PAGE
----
A “wake up call”, an “alarm bell”, a “code red for humanity”, and “the starkest warning yet”—these are among the most common terms used to describe the findings of the United Nations Intergovernmental Panel on Climate Change’s (IPCC) latest major report. Since the report’s release on 9 August there’s been a steady stream of articles pointing out (once again) that we can no longer afford to ignore the science—if the world fails to rapidly reduce emissions, we’re headed for disaster.
The report—the product of the collaborative effort of 234 scientists from 66 countries who between them drew on 14,000 peer-reviewed studies—certainly makes for some bracing reading. No one, however, who has been paying attention to climate science in recent years will have found anything completely shocking and new. What’s most novel, perhaps, is the increased sense of certainty about what we’re seeing, and what we can expect to see in the coming years and decades.
One of the report’s most headline-grabbing findings is that it’s now very likely impossible for us to limit warming to below the 1.5 degrees Celsius level that many scientists regard as “safe”. Even if global greenhouse gas emissions begin to fall steeply from today, we will still break through the 1.5 degree barrier sometime in the 2030s. If, as is almost certain, we fail to cut emissions as rapidly as projected in the most optimistic scenarios considered, then by the middle of the century the temperature rise will have pushed through 2 degrees and could end up as high as 5.7 degrees above the pre-industrial era average by 2100.
Even at 1 degree warmer, which is where we are today, we can already see the impact. In the past few months there have been a series of “once in a thousand year” weather extremes. Large swathes of the northern hemisphere—from the northwest of North America, through southern Europe, and across into Siberia—have been ravaged by drought, record-smashing heat, and devastating fires. Meanwhile, other parts of the world—such as Germany, China, India, and Japan—were hit by extreme rainfall and flooding. In Turkey, flash flooding in the north killed at least 59 people less than a week after southern Turkey was dealing with devastating bushfires.
If there’s one main take away from the report, it’s that no matter what happens from here, we’re going to see much more of this, and worse, for at least the next few decades. And very likely, given the failure so far to cut greenhouse gas emissions at all, never mind at the rate required to avoid warming over 2 degrees, the second half of the century will be worse again. Death and destruction on a vast scale are already locked in, and if we want to avoid a situation in which the lives and livelihoods of hundreds of millions, if not billions of people are threatened, we need to change course very soon.
It’s true, then, that this new report is a “wake up call”. But it would be fatal for the climate movement (and by extension, for humanity), to think this call is likely to be heeded. There have been many such calls, alarms, stark warnings, and “code reds” in the past few decades. And if despite all the reports, and despite the mounting scale of destruction we’re seeing around the world, our leaders still aren’t awake, we might wonder whether yet another warning from scientists, however authoritative and however alarming it may be, will be enough to rouse them.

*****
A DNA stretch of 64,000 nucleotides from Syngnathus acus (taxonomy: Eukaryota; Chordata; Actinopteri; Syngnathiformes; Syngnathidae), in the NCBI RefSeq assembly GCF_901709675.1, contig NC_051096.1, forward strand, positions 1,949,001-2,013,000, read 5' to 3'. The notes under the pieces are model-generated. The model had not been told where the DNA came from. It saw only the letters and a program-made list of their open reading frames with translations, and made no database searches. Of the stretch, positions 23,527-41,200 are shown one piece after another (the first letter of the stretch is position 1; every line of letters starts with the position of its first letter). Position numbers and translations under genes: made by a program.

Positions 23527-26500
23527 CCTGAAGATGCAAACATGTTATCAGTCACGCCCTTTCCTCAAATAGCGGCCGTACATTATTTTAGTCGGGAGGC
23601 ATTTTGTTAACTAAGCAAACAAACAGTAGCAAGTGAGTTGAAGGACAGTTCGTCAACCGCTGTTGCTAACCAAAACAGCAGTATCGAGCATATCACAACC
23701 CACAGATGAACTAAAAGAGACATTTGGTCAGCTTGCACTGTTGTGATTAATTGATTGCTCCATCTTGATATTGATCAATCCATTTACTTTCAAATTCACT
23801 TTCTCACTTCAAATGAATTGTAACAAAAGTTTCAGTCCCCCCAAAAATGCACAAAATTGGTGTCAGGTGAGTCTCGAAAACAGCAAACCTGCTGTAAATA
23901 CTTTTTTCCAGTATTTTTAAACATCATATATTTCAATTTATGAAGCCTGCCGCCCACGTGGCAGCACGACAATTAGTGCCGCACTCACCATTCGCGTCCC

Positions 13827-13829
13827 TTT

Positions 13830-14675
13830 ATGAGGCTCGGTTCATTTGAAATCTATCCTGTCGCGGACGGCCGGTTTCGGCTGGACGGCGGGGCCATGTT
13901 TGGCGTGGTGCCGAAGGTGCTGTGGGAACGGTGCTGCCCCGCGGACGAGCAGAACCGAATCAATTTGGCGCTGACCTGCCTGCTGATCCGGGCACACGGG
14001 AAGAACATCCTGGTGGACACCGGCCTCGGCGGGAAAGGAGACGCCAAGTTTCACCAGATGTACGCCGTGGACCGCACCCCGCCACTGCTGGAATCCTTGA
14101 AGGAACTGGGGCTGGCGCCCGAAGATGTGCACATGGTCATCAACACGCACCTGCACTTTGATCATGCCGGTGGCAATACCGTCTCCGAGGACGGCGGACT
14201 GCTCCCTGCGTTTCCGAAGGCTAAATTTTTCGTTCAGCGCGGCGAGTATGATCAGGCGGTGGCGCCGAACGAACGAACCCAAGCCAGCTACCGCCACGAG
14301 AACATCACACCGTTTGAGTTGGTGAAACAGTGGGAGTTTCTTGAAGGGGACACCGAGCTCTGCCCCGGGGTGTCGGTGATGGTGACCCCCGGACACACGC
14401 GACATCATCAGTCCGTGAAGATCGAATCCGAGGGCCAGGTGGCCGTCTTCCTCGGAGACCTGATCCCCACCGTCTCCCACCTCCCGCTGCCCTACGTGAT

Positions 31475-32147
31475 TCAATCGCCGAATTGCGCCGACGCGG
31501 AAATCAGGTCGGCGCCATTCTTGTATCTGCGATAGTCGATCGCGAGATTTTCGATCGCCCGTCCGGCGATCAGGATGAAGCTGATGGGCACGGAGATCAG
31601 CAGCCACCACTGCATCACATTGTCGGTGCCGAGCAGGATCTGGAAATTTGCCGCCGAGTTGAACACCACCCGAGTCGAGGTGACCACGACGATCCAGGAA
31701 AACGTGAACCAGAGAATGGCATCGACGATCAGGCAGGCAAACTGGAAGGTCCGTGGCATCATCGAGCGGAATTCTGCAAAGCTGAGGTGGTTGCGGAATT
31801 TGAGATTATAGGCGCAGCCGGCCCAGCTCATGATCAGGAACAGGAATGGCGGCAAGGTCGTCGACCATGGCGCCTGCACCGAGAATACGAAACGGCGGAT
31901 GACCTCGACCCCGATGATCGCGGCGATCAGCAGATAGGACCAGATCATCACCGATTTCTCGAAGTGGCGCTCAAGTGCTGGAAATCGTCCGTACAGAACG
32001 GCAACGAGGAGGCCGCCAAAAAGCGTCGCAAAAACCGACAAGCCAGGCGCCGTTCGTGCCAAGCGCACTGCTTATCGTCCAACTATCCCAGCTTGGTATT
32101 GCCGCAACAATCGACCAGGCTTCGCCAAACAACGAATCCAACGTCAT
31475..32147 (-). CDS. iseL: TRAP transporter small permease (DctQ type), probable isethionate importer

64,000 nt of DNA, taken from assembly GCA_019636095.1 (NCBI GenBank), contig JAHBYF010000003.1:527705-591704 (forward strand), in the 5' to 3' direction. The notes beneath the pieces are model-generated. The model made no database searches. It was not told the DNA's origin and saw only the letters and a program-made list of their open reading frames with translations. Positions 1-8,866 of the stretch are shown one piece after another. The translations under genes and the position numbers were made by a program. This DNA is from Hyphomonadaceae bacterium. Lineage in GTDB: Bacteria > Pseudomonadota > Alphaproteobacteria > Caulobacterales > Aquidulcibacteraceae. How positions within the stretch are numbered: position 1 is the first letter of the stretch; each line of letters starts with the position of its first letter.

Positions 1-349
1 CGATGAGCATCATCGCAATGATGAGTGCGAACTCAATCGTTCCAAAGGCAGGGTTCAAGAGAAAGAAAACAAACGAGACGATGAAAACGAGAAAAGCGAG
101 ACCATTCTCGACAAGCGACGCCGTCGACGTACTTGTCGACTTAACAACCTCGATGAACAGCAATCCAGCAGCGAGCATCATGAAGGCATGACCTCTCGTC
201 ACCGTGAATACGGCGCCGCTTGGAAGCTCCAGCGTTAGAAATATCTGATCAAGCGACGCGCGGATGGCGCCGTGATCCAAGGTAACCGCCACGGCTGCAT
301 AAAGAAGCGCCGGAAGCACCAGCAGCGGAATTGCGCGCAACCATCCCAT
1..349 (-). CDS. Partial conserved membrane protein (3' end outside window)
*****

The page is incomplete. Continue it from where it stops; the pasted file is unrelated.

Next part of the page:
More likely they’ll do what they usually do: wait for the flurry of media to die-down, then press “snooze” again and hope it’s a few more years at least until humanity’s next major climate “wake up call”. This might seem like a very irrational way to behave. But when you look at things from the perspective of the global capitalist ruling class and the politicians who serve them, it makes sense. Their immense wealth and power was built off the fossil fuel hungry system as it exists today, and they doubtless feel (legitimately) that any radical change to the status quo will be counter to their interests.
At the same time, as we’ve seen again and again when disasters have struck, the same wealth and power can be used by the ruling class to protect themselves from the worst impacts of climate change. They’re not the ones who are going to bear the brunt of the increased frequency and intensity of heatwaves, fires and floods. In a worst case scenario they will be able to retreat to well protected enclaves or bunkers in New Zealand and other remote and temperate parts of the world. Some of them are actively planning for this already.
Many have pointed out that the IPCC has given us some reason to be hopeful. If we can succeed in bringing emissions down by 45 percent from 2010 levels by 2030, and to zero by 2050 at latest, then we have a good chance of limiting warming to around 1.5 degrees. But if the long history of failure in this area tells us anything, it’s that we can’t rely on our existing leaders to get us there.
Australia’s coal fondling Prime Minister Scott Morrison has already made his stance clear. Not only did he fail to indicate any inclination at all to begin the process of dismantling Australia’s “world leading” fossil fuel economy, he acted as if the country’s completely pathetic and token emissions reduction efforts to date were something worth celebrating. Meanwhile, he sought to deflect the blame for rising emissions onto others, saying “we cannot ignore the fact that the developing world accounts for two-thirds of global emissions”, and offered up the prospect of future “technology breakthroughs” as an alternative to making the kind of rapid emissions cuts the IPCC sees as necessary. We can, unfortunately, expect little better from the Labor Party.
Our one real hope remains to form a movement powerful enough either to force them to act or, if that fails, to sweep them aside and begin the task of repairing the damage and building a better world ourselves.